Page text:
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Clinical features differentiate retinoblastoma, Coats’ disease

BOSTON — Physicians can distinguish between Coats’ disease and retinoblastoma in the clinic if they know what features to look for, according to one expert.

“You have to look at the pupillary reflex, the appearance of the anterior chamber, the clarity of the vitreous, the color of the subretinal fluid, the caliber and course of the retinal vessels, and the macular appearance,”Jerry A. Shields, MD, told colleagues at Macula 2015.

In Coat’s disease, patients have more of a yellow pupillary reflex, and the anterior chamber is clear, even though cholesterolosis bulbi can form. The vitreous is classically clear, but the subretinal fluid may be yellow with cholesterol deposits. Uniformly dilated blood vessels form aneurysmal irregular dilatations, and blood vessels disappear into the ora serrata.

In retinoblastoma, patients have more of a white pupillary reflex. The anterior chamber is clear, but the vitreous may be hazy and the subretinal fluid is white-gray. Blood vessels are uniformly dilated but not aneurysmally, and in the exophytic type of the disease, they disappear into the substance of the underlying tumor.

In macular disease, both diseases cause abnormal pupillary reflex. According to Shields, whereas there is yellow exudation and no feeder vessels seen in Coats’ disease, there is white tumor and dilated feeding artery and vein draining into the lesion seen in retinoblastoma.

Retinoblastoma and Coats’ disease look similar and have similar clinical features superficially, Shields said, “but when you look with close scrutiny, there’s a big difference in most cases.”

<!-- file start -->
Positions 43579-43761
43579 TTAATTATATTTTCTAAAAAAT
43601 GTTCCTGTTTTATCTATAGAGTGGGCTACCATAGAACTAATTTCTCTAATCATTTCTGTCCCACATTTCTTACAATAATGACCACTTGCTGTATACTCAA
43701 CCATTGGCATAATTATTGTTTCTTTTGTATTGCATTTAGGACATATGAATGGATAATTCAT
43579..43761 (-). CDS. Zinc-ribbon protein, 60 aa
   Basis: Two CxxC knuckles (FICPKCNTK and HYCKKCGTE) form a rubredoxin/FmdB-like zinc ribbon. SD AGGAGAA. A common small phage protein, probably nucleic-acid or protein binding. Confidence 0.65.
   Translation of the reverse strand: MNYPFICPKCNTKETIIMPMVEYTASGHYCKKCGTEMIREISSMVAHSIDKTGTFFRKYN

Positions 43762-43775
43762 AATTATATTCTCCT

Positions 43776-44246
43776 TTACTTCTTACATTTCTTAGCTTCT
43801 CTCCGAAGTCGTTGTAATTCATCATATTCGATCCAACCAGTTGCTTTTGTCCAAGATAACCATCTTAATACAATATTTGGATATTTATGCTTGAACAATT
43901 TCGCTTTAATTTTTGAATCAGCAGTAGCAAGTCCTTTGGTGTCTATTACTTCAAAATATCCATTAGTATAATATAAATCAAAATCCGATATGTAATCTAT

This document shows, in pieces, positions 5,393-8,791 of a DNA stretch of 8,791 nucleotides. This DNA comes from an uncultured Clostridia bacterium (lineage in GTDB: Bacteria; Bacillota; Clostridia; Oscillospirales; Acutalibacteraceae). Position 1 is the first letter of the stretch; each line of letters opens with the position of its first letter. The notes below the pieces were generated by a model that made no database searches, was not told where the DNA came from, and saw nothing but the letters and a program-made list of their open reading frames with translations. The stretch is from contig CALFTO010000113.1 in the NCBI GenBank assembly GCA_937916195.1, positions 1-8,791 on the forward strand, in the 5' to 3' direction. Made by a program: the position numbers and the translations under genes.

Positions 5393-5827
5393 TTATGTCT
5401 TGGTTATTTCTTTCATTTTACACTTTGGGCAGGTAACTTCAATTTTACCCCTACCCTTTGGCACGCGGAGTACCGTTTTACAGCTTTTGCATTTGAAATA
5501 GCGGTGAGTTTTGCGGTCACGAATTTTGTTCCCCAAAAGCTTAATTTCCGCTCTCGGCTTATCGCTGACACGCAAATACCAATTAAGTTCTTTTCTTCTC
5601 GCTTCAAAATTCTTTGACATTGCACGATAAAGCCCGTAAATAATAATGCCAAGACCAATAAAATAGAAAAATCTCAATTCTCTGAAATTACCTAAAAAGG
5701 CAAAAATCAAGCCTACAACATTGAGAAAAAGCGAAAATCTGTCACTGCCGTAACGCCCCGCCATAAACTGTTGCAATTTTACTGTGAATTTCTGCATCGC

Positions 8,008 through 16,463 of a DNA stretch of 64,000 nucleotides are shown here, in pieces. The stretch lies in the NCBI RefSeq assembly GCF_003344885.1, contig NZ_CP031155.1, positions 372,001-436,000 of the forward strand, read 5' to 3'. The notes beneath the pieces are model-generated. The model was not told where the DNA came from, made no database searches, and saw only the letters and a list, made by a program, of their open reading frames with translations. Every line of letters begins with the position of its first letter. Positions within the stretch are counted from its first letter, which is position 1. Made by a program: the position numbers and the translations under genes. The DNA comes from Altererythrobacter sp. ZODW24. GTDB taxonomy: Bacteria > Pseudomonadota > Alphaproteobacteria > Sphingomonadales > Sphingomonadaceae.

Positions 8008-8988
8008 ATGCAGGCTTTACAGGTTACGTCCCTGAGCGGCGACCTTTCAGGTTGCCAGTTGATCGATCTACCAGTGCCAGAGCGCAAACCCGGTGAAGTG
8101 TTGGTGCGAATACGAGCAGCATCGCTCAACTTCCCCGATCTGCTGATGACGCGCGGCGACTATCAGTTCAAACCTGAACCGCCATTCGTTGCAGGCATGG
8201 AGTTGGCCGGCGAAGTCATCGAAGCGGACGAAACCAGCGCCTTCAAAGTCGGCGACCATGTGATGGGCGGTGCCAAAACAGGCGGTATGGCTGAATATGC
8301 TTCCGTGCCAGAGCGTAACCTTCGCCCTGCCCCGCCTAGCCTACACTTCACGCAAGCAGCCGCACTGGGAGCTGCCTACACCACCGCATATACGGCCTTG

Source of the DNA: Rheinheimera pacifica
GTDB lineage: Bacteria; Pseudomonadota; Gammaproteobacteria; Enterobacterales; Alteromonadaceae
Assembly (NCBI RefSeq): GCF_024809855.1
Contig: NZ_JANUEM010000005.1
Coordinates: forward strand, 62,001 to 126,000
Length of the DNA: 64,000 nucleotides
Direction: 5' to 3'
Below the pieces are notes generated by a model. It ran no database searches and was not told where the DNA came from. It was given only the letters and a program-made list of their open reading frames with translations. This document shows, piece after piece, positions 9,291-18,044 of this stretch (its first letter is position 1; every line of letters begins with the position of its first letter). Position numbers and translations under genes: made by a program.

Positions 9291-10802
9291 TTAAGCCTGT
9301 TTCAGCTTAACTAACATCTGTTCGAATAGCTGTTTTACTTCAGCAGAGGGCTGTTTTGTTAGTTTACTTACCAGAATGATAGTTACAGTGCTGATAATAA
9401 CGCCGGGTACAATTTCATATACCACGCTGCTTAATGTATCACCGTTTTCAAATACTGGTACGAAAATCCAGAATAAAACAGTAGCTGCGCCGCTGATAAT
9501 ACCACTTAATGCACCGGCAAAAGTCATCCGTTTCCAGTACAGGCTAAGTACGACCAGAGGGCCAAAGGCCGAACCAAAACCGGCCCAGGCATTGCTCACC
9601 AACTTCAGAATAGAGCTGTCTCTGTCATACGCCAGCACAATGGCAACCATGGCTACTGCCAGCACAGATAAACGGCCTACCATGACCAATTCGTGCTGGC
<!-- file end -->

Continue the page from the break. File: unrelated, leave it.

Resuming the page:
Disclosure: Shields has no relevant financial disclosures.

BOSTON — Physicians can distinguish between Coats’ disease and retinoblastoma in the clinic if they know what features to look for, according to one expert.

“You have to look at the pupillary reflex, the appearance of the anterior chamber, the clarity of the vitreous, the color of the subretinal fluid, the caliber and course of the retinal vessels, and the macular appearance,”Jerry A. Shields, MD, told colleagues at Macula 2015.

In Coat’s disease, patients have more of a yellow pupillary reflex, and the anterior chamber is clear, even though cholesterolosis bulbi can form. The vitreous is classically clear, but the subretinal fluid may be yellow with cholesterol deposits. Uniformly dilated blood vessels form aneurysmal irregular dilatations, and blood vessels disappear into the ora serrata.

In retinoblastoma, patients have more of a white pupillary reflex. The anterior chamber is clear, but the vitreous may be hazy and the subretinal fluid is white-gray. Blood vessels are uniformly dilated but not aneurysmally, and in the exophytic type of the disease, they disappear into the substance of the underlying tumor.

In macular disease, both diseases cause abnormal pupillary reflex. According to Shields, whereas there is yellow exudation and no feeder vessels seen in Coats’ disease, there is white tumor and dilated feeding artery and vein draining into the lesion seen in retinoblastoma.

Retinoblastoma and Coats’ disease look similar and have similar clinical features superficially, Shields said, “but when you look with close scrutiny, there’s a big difference in most cases.”

Disclosure: Shields has no relevant financial disclosures.

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